The plants grow easily in a container. I have mine on my balcony in England in the same container as thyme and rosemary because they like similar dryish conditions. My latest venture is to grow a bay tree from a small two-stemmed plant, twisting the stems to form a spiral. It was coming along quite well until the severe frosts we had in February, and now it's back to square one. A familiar story in gardening. :)
Red onions braised with bay leaves
This is just one of the ways you can use bay leaves. It's a quick and easy recipe.
3 large red onions
3 bay leaves each torn into 3 pieces
3 tbs olive oil
1 tbs white wine
1 tbs red wine vinegar
1 tsp salt, or to taste.
Heat oven to 180 C or 375 F
Peel and slice the onions, and spread over a baking tray.
Sprinkle with oil, vinegar, wine, salt and torn bay leaves.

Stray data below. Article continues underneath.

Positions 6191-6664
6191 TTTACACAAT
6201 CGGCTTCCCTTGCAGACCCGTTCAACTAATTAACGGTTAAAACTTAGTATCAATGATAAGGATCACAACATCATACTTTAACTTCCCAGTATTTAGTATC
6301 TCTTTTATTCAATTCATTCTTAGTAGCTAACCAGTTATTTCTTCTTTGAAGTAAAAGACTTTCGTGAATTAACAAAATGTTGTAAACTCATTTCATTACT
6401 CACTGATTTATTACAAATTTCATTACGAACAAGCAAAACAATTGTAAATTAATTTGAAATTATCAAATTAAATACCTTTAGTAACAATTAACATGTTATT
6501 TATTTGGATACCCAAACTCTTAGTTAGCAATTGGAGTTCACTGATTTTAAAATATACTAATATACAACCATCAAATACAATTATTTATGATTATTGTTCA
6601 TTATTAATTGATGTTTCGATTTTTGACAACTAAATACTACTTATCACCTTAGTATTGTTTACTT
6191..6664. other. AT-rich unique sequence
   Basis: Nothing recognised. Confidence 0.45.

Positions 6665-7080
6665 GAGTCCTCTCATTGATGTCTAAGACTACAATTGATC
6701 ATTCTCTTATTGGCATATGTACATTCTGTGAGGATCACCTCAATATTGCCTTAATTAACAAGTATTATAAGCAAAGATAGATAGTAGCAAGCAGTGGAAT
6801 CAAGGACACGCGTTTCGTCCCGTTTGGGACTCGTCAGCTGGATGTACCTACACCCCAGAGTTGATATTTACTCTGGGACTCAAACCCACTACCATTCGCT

Cover the baking tray with aluminium foil.
Place in the oven until the onions are tender, about 45 minutes or so.
Uncover and put back in the oven until the juices evaporate and caramelise into a dark, glossy, sauce - about another 30 minutes, but watch carefully.
Before serving, remove the pieces of bay leaf. The onions can be served with grilled meats, or as a topping to goats' cheese crostini.
Mentha longifolia, Mentha piperita and others
Mint is another plant that my father assured me I couldn't kill.
It can be invasive so it is best grown in a pot. I prefer to sink the pot in the earth rather than have it standing above ground. This keeps the roots cool and allows the pot to draw moisture from the earth below. Do make sure there are plenty of drainage holes or the soil will become waterlogged and this really will kill the mint. I know, I tried. :)
Even with the roots contained in a pot, you may find they can escape. It is best to keep a close eye on the plants because once they get a hold, they can be something of a problem. They do require some cool shade and plenty of moisture.